It took a couple of days for them to get started, which made me foolishly believe that I had escaped them. They reached their worse last week, about a week after I had stopped (which makes sense in the two-week theory), when I had to go home from work because I couldn't handle it any more, and they made my left eye see blue. I kid you not, my sofa was green when looked from my left eye instead of brown, and the pale cushions were blue. No awesome 3D effects, though.

At the moment the brain zaps are finally in remission: most of my morning are now free of zaps, and they only appear in the afternoon, as I get more tired. They normally get triggered by things like changing positions (like from standing to sitting down), when I change directions (turning corners is suddenly very difficult) and when I look at things that are at different distances (I've been looking at the floor while walking because it's always at a constant distance). They get worse the more tired I get.

And this is my cold-turkey experience. Dizziness that is still present, but no mood change. I guess is not so bad, but I would like if the zaps stopped, and if it also brought my incredibly vivid and realistic dreams to a halt. And a pony :)

Wednesday, 27 May 2009

More piggies, GIR. I demand piggies!

One of my favourite cartoon shows is Invader Zim, and in particular GIR, the little robot. GIR is quite a stupid robot, built like that on purpose by the rules where Zim comes from, before packing him to Earth, the furthest place they could think of. Zim is not a good invader. And GIR is so cute. I am a bit like GIR.

My favourite episode is Bad, bad rubber piggy, in which they build a Space Time Object Replacement Device and send piggies back to the past. These are for science, GIR. SCIENCE!
(Come here and hear audio-clips from the series. Just select "Bad, bad rubber piggy" on the episode search, and you will find out why I'm so weird, and how much this post is littered by quotes)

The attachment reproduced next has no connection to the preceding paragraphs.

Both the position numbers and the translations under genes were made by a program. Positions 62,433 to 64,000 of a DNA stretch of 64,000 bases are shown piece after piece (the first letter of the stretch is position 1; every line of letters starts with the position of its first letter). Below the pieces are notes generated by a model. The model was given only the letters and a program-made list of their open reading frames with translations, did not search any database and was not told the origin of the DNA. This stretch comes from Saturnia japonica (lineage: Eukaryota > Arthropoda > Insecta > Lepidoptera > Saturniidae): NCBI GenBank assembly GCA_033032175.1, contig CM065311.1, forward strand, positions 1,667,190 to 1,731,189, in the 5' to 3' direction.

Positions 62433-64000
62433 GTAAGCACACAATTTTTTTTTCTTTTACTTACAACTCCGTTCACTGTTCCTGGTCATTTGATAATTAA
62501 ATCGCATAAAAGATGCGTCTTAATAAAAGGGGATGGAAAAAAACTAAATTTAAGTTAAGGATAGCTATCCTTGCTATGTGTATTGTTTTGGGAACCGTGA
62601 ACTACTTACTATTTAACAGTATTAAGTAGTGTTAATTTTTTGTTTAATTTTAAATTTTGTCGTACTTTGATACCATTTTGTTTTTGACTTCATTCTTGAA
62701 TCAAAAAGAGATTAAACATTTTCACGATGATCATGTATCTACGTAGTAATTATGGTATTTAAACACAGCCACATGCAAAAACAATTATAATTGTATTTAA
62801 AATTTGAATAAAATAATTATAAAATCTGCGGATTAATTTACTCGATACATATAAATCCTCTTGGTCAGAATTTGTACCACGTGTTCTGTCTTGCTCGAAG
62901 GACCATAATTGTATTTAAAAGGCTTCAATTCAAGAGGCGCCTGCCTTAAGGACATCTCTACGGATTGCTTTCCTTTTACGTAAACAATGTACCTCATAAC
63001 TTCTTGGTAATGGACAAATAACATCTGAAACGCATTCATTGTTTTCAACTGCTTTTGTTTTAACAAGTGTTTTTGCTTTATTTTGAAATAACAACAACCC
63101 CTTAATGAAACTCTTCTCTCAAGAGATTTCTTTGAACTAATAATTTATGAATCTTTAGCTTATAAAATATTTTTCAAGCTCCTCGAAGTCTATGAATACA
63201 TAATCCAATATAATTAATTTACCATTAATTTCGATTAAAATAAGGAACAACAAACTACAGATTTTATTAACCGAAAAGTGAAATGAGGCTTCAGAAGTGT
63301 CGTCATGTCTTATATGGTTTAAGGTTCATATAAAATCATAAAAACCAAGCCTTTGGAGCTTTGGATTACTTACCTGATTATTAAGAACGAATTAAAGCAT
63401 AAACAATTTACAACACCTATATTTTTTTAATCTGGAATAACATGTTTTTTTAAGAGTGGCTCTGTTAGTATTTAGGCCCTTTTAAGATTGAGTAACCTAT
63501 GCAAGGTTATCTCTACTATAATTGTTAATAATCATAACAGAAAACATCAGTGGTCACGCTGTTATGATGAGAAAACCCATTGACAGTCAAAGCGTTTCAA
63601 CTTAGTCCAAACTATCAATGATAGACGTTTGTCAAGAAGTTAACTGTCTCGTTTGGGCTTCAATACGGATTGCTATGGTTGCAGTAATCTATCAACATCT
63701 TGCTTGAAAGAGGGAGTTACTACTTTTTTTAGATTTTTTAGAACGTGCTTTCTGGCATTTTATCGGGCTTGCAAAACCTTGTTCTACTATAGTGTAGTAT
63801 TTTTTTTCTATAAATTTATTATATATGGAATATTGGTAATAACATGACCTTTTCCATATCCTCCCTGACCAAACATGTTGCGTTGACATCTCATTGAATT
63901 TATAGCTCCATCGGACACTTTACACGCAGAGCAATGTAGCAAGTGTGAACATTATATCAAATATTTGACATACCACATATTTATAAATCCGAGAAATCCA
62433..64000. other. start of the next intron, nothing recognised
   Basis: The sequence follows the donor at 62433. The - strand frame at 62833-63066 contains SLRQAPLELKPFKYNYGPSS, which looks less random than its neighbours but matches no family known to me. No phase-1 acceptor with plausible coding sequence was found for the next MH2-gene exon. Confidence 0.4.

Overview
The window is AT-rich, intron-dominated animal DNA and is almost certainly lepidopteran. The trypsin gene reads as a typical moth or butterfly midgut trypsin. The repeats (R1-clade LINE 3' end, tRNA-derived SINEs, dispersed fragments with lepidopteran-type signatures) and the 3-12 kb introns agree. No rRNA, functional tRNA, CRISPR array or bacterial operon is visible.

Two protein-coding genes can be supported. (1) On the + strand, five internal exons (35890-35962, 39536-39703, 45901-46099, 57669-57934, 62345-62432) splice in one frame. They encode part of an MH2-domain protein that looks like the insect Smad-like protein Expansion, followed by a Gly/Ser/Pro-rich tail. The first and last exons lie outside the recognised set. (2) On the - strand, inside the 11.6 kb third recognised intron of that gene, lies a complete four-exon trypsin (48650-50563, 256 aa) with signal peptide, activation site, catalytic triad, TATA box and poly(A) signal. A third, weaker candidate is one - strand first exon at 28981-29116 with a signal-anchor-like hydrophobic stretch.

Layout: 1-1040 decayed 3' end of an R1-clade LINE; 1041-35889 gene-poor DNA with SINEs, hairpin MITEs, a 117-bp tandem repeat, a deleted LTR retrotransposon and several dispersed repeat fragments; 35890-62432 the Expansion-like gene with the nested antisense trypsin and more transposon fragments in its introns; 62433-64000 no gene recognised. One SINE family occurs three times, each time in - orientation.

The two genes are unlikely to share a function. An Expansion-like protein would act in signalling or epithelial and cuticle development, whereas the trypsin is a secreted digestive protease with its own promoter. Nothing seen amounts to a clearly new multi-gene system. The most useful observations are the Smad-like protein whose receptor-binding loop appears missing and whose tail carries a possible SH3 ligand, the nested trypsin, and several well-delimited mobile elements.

I have now made two piggies, with different patterns. I will make yet another piggy (need more piggies), but using design elements of both of them, as I would like something in between.

Piggy 1
Piggy 1
Piggy 2
Piggy 2

Were I a real scientist!, I would put the piggies in the Large Hadron Collider and fly them against each other to create a new breed of super-piggy, with the strength of ten thousand little piggies!

Oh, gods, I think I've gone mad.
Yay, we're doomed!

Friday, 22 May 2009

J is for...

J is for Jaime, my little brother.
By little, of course, I mean that he was born several years after me, as he is now a good foot taller than I am. I still weigh more than him, though, as he is closely related to spaghetti, so good old inertia is still on my side if we wrestle.

My much awaited little brother was born when I was nearly 8. I had wanted a little sibling for years, as most of my friends had some, but that was when it suited my parents best. There were, of course, times when I really hated ever wishing one, as everything was centred about him!
Here is my little brother when he was exactly one month old. Only one month to the day, don't get distracted by the hair. We were both born with that much hair, and it didn't fall off, not a single one of them. We have always been weird.

J is for...